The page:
Welcome to Hearts in the Ice - Embrace the Planet Project
The project “Hearts in the Ice” was created to raise awareness and inspire dialogue about climate change in our polar regions and the worlds in between.
All donations go directly to support the efforts and platform of team Hearts in the Ice - Sunniva Sorby and Hilde Fålun Strøm - as they continue their work from the very remote isolated trappers cabin called “Bamsebu” which means “LittleBear Hut”.
Be sure to watch this video teaser from the Hearts in the Ice documentary, by Halvor Mykleby.
Hilde and Sunniva are using their time at “Bamsebu" - located 140 km away from the nearest neighbor - to contribute as citizen scientists to projects with organizations around the world. Their mission is to engage and educate youth and adults through social media feeds and weekly blog posts found on the Hearts in the Ice website.
Support is needed for continued communication through satellite equipment and continued outreach and social media engagement.
Please note that the currency for this GoFundMe page is Norwegian Kroner (NOK). For instance, a donation of 20 NOK = approximately 2 USD, and 200 NOK = approximately 20 USD and so on.
For every donation between 200-800 NOK = $20-80 USD you will have our endless gratitude and we will thank you on social media!
For every donation over 2000 NOK= $200 USD - you will get a personal thank you from Sunniva and Hilde from the Arctic and we will shout out our thanks and you’ll be listed on our website!
Alternatively, you can support us by purchasing an official Hearts in the Ice pendant , which will make you an official member of this Global Movement. You can purchase the pendant by clicking here .
Put your Heart into Embracing the Planet- with an official Hearts in the Ice pendant!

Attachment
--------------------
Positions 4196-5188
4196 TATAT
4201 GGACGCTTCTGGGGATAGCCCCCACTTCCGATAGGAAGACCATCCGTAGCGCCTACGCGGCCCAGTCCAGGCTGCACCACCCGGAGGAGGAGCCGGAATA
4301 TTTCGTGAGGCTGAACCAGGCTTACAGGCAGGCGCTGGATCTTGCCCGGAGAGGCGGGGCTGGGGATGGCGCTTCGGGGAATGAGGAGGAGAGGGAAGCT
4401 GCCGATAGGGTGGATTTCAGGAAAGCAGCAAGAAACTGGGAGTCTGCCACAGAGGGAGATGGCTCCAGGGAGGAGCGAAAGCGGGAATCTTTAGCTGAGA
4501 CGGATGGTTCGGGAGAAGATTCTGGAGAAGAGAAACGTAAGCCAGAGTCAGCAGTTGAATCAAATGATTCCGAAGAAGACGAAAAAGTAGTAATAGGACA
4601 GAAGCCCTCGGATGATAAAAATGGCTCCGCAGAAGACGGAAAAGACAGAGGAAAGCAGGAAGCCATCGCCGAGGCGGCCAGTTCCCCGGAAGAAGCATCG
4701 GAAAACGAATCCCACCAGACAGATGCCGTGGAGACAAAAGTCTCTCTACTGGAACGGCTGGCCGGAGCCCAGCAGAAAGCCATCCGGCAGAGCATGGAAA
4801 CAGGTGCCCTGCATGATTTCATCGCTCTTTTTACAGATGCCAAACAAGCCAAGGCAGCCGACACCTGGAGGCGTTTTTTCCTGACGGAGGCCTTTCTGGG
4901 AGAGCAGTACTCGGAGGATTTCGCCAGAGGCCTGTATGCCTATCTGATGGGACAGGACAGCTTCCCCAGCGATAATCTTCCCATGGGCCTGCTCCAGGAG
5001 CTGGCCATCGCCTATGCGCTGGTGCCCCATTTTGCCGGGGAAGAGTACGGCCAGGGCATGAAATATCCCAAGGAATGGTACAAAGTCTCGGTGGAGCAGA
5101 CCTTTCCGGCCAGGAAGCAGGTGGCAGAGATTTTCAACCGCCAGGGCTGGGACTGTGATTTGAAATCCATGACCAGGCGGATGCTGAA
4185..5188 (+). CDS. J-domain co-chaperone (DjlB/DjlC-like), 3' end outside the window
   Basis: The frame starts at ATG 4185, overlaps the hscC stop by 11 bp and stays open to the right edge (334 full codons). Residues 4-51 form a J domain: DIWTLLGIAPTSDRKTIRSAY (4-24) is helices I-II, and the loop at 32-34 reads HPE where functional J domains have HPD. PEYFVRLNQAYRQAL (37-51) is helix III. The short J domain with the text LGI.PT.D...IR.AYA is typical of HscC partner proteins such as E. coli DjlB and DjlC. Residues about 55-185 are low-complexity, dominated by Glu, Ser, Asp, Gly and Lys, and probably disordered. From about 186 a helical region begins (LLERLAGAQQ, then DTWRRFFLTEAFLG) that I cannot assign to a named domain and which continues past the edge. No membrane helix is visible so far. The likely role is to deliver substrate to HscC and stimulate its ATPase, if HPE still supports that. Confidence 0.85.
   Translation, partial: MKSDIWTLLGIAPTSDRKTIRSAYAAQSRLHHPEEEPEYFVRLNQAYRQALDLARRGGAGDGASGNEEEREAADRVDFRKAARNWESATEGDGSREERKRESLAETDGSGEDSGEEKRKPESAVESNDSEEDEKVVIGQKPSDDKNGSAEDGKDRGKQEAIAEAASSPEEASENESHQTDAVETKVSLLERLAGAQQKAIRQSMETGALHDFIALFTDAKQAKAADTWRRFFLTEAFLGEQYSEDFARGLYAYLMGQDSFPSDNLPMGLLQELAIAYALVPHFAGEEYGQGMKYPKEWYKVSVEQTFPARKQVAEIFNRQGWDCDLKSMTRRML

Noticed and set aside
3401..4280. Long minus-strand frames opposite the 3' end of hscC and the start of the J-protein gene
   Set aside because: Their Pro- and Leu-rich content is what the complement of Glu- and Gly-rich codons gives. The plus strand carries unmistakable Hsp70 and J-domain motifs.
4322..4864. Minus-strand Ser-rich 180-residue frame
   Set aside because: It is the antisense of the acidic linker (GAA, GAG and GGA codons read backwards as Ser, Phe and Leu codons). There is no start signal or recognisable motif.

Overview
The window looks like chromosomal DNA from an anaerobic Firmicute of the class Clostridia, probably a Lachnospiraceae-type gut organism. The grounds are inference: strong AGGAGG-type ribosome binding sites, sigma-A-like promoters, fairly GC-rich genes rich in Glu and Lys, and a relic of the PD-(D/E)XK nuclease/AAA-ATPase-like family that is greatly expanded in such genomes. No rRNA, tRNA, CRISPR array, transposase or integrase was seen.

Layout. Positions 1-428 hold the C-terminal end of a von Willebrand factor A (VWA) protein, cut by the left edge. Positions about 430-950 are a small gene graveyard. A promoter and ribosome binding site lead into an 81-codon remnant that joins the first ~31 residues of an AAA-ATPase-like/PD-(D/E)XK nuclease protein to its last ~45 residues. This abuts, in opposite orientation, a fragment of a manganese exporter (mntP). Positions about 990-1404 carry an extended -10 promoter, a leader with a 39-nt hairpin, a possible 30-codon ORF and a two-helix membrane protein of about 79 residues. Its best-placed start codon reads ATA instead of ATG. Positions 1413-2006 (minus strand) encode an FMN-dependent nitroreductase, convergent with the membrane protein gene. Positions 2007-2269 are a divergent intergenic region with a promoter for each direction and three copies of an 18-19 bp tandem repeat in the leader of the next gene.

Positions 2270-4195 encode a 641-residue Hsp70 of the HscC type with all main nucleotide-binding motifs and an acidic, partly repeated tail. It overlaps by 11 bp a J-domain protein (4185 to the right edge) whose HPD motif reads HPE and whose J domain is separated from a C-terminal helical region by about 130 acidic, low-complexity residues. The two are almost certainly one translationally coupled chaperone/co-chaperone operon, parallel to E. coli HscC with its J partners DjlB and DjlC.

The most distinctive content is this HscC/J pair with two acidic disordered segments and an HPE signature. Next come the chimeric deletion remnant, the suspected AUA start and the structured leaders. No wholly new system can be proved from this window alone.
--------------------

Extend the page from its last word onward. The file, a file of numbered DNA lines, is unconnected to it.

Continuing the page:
This universal symbol of protecting and embracing our planet, its creatures and resources is made from handmade glass with a “Heart in the Ice” or “Heart in the Ocean Blue”.
Read why other women want to support the project by wearing the Hearts in the Ice necklace: Why we wear the Hearts In The Ice necklace .
Designed by world renowned Norwegian artist Ellen Kvam, each pendant is unique.
For anyone interested in selling Hearts in the Ice pendants in quantities please contact: [email redacted] for details.
You can also support us by purchasing a Hearts in the Ice bookmark, created with an Ellen Kvam glass square with a sparkling heart - a Heart In The Ice. You can purchase the official Hearts in the Ice bookmark by clicking here .
For business owners, this is a perfect Christmas gift with a meaning for your employees. Orders of 100 bookmarks or more can be custom made to include your business logo at the back of the bookmark. If you would be interested in this, please contact [email redacted].
Join our Global Movement!
Why are they staying longer than the planned 9 months at Bamsebu?
With crisis comes the opportunity for change, and even though it seems difficult now, we all need to look at what values we want to take with us further.
In a world where we have had troubles slowing down our consumption or been unwilling to take the necessary steps to reach the 1.5-degree global temperature target, the coronavirus has put up a very clear STOP sign up for us.